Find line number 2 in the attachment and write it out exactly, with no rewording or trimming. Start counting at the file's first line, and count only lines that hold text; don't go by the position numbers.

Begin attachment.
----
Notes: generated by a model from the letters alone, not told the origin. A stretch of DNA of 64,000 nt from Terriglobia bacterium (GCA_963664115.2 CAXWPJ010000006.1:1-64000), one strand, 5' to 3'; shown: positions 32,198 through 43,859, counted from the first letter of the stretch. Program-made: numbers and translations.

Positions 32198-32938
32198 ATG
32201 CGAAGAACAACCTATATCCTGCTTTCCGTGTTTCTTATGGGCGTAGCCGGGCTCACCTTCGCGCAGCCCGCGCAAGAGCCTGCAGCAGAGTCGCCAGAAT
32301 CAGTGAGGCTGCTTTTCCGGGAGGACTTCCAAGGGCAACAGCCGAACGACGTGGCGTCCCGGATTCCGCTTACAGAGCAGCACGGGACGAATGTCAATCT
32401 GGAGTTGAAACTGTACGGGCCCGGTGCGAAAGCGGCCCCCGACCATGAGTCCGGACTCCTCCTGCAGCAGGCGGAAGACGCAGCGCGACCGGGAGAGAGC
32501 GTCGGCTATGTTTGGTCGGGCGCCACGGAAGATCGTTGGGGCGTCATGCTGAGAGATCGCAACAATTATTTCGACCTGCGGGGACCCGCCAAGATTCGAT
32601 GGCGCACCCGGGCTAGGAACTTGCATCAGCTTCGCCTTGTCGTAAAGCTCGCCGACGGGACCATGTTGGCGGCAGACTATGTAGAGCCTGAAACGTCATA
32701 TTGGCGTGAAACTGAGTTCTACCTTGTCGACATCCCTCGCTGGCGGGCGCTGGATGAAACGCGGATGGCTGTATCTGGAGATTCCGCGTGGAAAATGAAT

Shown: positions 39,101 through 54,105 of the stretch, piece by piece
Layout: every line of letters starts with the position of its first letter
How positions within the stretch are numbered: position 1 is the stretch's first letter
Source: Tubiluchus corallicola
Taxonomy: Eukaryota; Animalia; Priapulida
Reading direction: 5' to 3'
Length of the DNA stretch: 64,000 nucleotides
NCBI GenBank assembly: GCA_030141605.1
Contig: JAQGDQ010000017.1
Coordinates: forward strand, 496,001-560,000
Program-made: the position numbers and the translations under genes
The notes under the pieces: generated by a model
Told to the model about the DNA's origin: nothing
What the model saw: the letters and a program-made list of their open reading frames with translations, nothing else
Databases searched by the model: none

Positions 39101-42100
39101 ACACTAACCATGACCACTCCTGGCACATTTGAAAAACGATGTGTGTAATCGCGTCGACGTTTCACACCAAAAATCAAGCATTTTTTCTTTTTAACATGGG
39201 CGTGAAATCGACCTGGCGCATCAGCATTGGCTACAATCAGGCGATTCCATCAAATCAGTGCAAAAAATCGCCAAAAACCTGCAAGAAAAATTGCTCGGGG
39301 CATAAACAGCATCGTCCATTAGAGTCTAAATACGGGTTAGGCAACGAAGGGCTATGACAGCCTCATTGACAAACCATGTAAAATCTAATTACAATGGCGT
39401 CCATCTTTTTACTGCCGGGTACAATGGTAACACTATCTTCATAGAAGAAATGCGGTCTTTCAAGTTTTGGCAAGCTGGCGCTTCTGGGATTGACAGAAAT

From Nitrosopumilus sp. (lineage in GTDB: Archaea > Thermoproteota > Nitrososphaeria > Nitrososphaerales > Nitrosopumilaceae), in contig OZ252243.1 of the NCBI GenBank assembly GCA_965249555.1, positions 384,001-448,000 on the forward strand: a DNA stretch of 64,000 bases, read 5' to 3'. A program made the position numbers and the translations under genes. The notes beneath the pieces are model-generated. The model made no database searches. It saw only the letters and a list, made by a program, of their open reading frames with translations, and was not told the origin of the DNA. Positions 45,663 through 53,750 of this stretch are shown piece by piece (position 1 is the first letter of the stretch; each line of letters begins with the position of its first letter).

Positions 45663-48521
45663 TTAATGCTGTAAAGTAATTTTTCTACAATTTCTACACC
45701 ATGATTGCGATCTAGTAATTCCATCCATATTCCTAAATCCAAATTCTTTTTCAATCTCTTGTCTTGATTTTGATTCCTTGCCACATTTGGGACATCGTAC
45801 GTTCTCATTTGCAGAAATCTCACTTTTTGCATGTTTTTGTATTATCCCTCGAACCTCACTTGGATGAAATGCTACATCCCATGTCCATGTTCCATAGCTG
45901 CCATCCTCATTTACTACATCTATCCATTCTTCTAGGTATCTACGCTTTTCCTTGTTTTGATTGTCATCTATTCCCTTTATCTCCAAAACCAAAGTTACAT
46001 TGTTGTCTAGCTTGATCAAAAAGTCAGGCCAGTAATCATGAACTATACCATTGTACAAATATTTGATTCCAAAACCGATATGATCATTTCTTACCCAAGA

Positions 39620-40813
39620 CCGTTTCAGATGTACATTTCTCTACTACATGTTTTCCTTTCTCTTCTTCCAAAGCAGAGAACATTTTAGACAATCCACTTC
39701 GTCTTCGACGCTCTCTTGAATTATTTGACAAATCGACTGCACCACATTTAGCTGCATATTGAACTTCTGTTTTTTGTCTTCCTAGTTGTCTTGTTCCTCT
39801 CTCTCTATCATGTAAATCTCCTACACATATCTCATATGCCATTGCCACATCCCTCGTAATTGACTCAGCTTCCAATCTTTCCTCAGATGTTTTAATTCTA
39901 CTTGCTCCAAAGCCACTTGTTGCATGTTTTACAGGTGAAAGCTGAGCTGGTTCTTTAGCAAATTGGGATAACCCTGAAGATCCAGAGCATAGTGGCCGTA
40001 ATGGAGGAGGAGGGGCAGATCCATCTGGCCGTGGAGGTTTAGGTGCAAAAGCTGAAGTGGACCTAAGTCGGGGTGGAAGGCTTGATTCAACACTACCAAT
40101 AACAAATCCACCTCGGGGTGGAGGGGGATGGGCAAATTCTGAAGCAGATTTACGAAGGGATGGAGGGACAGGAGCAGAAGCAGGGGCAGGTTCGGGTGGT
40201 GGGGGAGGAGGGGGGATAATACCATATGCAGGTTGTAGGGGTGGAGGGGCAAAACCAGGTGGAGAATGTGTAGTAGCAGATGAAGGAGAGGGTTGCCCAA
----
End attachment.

Positions 32198-32938